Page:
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Walnut Anthracnose

September 26, 2007

Black walnut trees experiencing premature defoliation may be suffering from an anthracnose disease. Black walnut (Juglans nigra), butternut (J. cinerea), and other species of Juglans are susceptible. Anthracnose is a general term used to refer to diseases caused by fungi that produce spores in specific fruiting structures called acervuli. In the case of Juglans spp., anthracnose is caused by the fungus Gnomonia leptostyla. This is not the same fungus that causes anthracnose on sycamore, oaks, ash, and other shade trees.

The primary symptom on black walnut is circular brown lesions on the leaves. While first visible only on the underside of the leaf, lesions eventually can be seen on both upper and lower leaf surfaces. The spots range in size from tiny pinpoints up to 5 mm in diameter.

Later symptoms include yellowing of the leaves, marginal browning, and casting of leaflets, all visible now on moderately susceptible trees. Temperature and moisture are the most important factors in disease development. In wet seasons, infected walnut tress may defoliate by late July or August.

In addition to infecting the leaves, this fungus may also infect petioles, rachises, twigs, and fruit. Affected trees often drop their fruit prematurely or produce nuts with dark, shriveled meat. While obviously a concern for nut producers, this disease most often does not cause long-term harm to the tree in the residential landscape and does not require control measures. However, trees experiencing consecutive years of early defoliation may be seriously weakened. Defoliation that occurs after the tree has completed its growth for the season is not a serious concern. The image shows thinning of foliage on an affected limb late in the season.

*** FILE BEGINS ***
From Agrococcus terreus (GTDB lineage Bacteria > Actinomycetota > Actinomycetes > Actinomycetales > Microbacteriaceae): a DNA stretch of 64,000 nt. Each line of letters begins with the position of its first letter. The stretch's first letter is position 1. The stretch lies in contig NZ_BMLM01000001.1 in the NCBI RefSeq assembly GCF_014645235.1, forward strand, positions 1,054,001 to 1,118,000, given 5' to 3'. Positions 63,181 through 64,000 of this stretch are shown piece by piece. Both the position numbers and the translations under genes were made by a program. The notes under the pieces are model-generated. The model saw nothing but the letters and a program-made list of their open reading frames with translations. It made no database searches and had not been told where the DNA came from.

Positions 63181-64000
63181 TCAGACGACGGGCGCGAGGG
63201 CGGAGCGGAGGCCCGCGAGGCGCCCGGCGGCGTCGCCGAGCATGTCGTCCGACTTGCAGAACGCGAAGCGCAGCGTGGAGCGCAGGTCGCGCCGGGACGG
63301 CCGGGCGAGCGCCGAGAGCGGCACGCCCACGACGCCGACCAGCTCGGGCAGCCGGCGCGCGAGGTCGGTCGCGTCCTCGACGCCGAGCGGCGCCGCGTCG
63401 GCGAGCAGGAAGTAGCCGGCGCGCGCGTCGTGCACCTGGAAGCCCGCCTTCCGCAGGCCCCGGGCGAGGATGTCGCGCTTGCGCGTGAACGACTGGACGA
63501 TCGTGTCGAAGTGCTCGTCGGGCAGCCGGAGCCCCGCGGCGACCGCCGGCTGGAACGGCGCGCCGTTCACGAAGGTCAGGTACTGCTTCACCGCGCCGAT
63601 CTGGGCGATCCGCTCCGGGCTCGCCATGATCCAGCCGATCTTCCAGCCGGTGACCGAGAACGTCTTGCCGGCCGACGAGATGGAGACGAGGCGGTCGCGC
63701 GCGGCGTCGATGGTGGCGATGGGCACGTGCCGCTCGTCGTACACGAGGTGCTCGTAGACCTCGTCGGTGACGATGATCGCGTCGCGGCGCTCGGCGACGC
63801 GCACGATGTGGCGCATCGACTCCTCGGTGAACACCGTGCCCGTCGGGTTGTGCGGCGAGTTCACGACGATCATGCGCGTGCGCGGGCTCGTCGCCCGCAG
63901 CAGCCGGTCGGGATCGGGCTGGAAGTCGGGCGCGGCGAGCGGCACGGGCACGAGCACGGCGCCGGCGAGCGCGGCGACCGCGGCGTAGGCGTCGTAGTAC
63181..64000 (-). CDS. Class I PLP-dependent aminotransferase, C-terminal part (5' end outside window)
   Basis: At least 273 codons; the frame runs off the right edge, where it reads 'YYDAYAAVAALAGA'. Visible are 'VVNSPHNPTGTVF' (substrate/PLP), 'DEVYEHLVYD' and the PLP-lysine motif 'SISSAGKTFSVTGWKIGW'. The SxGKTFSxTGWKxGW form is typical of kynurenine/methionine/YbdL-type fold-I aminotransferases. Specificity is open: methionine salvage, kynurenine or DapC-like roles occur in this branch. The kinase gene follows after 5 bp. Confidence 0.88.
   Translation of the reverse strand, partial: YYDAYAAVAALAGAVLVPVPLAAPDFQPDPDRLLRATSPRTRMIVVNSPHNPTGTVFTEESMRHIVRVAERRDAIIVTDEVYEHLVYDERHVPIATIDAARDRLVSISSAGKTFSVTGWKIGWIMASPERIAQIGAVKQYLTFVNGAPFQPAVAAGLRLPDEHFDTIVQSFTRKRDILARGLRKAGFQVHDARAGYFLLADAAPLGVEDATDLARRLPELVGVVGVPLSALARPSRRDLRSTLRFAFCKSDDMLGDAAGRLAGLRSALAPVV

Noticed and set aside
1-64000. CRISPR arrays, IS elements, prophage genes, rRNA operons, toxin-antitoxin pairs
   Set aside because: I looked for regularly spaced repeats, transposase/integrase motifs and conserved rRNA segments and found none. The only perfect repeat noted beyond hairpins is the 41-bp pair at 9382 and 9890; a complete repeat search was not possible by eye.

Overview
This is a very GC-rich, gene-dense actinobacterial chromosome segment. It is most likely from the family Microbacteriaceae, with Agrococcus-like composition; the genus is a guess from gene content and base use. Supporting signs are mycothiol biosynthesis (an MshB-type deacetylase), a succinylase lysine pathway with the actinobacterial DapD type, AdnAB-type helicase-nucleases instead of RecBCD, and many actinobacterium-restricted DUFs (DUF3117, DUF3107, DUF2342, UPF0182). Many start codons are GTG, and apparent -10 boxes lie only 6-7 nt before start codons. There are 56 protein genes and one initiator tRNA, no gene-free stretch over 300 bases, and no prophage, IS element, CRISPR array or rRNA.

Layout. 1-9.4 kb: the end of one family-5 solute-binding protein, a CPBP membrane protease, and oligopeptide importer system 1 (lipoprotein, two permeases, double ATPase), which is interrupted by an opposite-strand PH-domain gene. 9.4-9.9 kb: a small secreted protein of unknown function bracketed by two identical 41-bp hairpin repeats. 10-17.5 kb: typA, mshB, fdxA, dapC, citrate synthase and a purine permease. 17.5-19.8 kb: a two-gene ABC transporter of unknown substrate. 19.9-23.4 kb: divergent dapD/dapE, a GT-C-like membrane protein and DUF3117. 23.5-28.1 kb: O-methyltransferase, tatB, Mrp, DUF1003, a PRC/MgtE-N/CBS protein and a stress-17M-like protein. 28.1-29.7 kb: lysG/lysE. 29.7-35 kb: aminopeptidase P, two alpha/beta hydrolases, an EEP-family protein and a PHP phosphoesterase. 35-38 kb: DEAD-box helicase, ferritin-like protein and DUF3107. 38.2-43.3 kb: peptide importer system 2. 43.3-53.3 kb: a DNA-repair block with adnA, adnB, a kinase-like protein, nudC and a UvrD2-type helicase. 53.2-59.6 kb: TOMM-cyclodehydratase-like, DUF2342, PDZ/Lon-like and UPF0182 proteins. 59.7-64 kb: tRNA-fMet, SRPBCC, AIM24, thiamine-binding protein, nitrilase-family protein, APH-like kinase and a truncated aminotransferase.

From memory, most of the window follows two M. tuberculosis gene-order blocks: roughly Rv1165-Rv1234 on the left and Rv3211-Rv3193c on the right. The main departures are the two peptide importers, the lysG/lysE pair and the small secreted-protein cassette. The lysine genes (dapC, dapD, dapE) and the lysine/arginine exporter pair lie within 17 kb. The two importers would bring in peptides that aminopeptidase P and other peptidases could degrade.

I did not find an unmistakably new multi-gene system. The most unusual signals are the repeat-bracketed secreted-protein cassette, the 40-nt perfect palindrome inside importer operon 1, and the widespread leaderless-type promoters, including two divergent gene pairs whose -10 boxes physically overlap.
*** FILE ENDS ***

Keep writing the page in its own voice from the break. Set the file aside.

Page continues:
The walnut anthracnose fungus primarily overwinters in fallen leaves but may also survive in infected fruit and twig lesions. During favorable weather conditions in the spring, spores germinate and are disseminated to new foliage by wind and rain. With ample moisture, germinated spores infect the new leaves, and the disease cycle begins. Asexual spores of this fungus are released from the new lesions and continue to infect new sites throughout the tree. Logically, raking and removal of infected leaves and fruit is the most effective way to reduce future infections. Do this as a normal part of fall cleanup. Root-zone applications of nitrogen fertilizers in spring have demonstrated enhanced growth and reduced disease severity.

(Shanyn Siegel, Plant Clinic diagnostician)

Author: Nancy Pataky


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